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"Ordinary World" by Lu Yao - Difficult Words and Phrases


Woodford
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On 7/22/2022 at 5:14 PM, Woodford said:

Your comment on #2 makes me think--I wonder whether the gist of the phrase is, "In a place like this, it's a rare opportunity to marry a rich person, so you'd better take the opportunity, because in an instant ("at the turn of a wheel"), it will be gone!"

 

Yes, that was my interpretation, I went for a direct translation to make it clearer and because I didn't know any English terms for it. 🙃 "At the turn of a wheel" sounds good, I was searching for "at the turn of the tide" or something like that but was not sure what that actually meant to a native English speaker.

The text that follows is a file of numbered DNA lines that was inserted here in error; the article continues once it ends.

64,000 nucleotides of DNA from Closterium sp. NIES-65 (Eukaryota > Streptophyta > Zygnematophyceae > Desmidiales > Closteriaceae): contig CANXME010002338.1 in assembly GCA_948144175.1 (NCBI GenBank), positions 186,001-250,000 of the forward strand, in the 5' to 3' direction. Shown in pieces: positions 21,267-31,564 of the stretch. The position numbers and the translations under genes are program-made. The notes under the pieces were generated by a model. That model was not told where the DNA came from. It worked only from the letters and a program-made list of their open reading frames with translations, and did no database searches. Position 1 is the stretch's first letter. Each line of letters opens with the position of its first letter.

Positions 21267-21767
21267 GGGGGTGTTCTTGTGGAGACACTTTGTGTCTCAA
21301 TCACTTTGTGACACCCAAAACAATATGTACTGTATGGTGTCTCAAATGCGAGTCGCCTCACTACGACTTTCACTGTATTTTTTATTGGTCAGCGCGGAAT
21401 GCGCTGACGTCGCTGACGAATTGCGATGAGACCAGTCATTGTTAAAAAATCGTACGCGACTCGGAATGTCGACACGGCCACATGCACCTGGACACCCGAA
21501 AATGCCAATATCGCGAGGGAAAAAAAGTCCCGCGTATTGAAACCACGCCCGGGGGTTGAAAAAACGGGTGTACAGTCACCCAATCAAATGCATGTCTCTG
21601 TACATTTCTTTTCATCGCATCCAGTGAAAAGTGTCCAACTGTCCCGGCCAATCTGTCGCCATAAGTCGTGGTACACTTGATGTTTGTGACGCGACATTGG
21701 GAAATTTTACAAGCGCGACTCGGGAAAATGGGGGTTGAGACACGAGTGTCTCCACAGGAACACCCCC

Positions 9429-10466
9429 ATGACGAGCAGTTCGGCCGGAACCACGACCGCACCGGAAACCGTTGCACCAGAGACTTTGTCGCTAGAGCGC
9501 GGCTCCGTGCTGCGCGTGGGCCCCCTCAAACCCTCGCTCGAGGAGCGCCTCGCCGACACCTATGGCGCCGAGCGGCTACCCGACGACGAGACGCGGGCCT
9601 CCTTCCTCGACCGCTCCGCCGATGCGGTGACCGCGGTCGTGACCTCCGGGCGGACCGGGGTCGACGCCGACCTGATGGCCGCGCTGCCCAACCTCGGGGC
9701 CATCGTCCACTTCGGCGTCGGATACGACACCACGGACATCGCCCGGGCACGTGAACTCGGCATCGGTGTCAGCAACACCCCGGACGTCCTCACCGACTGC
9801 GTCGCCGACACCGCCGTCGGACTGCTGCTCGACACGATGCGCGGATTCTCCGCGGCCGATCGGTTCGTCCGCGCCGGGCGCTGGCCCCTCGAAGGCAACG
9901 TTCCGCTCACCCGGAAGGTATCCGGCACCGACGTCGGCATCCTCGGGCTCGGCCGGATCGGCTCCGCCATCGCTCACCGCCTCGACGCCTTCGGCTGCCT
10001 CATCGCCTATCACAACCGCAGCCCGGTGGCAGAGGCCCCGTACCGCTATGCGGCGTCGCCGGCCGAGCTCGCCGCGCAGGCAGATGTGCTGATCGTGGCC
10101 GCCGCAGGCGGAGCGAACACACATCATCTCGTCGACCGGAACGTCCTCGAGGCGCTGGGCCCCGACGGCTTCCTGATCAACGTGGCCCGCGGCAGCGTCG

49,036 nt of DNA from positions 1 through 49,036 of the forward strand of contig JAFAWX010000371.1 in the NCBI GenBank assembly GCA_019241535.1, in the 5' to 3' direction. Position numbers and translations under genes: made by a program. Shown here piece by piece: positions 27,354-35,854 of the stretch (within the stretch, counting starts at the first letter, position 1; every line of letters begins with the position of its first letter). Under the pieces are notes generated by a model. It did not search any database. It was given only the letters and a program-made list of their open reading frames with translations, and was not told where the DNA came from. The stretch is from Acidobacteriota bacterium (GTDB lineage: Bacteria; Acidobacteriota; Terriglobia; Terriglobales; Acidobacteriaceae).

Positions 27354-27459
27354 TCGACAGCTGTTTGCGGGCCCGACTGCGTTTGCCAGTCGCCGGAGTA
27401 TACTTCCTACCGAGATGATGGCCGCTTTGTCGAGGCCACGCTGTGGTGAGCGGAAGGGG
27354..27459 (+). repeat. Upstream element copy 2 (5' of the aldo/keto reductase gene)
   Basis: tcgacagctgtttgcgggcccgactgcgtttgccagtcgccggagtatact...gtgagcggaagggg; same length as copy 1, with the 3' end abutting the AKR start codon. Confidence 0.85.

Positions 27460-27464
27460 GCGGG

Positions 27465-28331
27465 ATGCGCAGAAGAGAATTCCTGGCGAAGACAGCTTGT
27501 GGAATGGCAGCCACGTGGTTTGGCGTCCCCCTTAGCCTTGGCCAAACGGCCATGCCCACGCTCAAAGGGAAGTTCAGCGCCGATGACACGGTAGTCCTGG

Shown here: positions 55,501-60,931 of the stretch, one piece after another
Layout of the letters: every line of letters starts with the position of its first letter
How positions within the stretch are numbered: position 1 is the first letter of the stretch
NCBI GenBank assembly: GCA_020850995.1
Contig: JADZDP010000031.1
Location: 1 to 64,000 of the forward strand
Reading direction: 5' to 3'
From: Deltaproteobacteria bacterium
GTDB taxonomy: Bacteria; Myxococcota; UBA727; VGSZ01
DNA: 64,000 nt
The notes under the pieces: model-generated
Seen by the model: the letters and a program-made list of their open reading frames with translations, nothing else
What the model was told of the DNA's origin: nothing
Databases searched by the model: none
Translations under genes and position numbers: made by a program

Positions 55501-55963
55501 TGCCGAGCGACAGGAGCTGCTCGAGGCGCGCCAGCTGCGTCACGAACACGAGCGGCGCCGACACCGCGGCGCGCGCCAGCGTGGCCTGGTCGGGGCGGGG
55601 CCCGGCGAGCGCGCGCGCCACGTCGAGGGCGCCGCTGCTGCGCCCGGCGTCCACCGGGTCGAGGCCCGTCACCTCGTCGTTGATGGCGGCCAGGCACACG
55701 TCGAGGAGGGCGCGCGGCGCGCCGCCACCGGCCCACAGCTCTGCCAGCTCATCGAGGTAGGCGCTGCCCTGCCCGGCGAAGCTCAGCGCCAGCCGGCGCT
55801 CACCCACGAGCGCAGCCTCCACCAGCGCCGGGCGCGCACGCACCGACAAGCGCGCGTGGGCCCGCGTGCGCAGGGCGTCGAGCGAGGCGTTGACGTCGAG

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On 7/22/2022 at 10:13 AM, Jim said:

For 2. does mother mention he can drive as well, as it reads to me as saying a bloke who's got a driving job wouldn't swap it for a top government post i.e. being a driver is a bout as good as it gets in them thar hills.

  

Ah, yes! Earlier on, the book says that this person is a delivery driver. He asks people if they'd like him to 捎得买 something from the city (presumably, it means to buy something and deliver it).

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I suppose that learning to use Baidu would be the obvious and more practical solution for me! But I guess that I'm lazy when it comes to writing Chinese, and there's some comradery in struggling through a book together with people in a forum!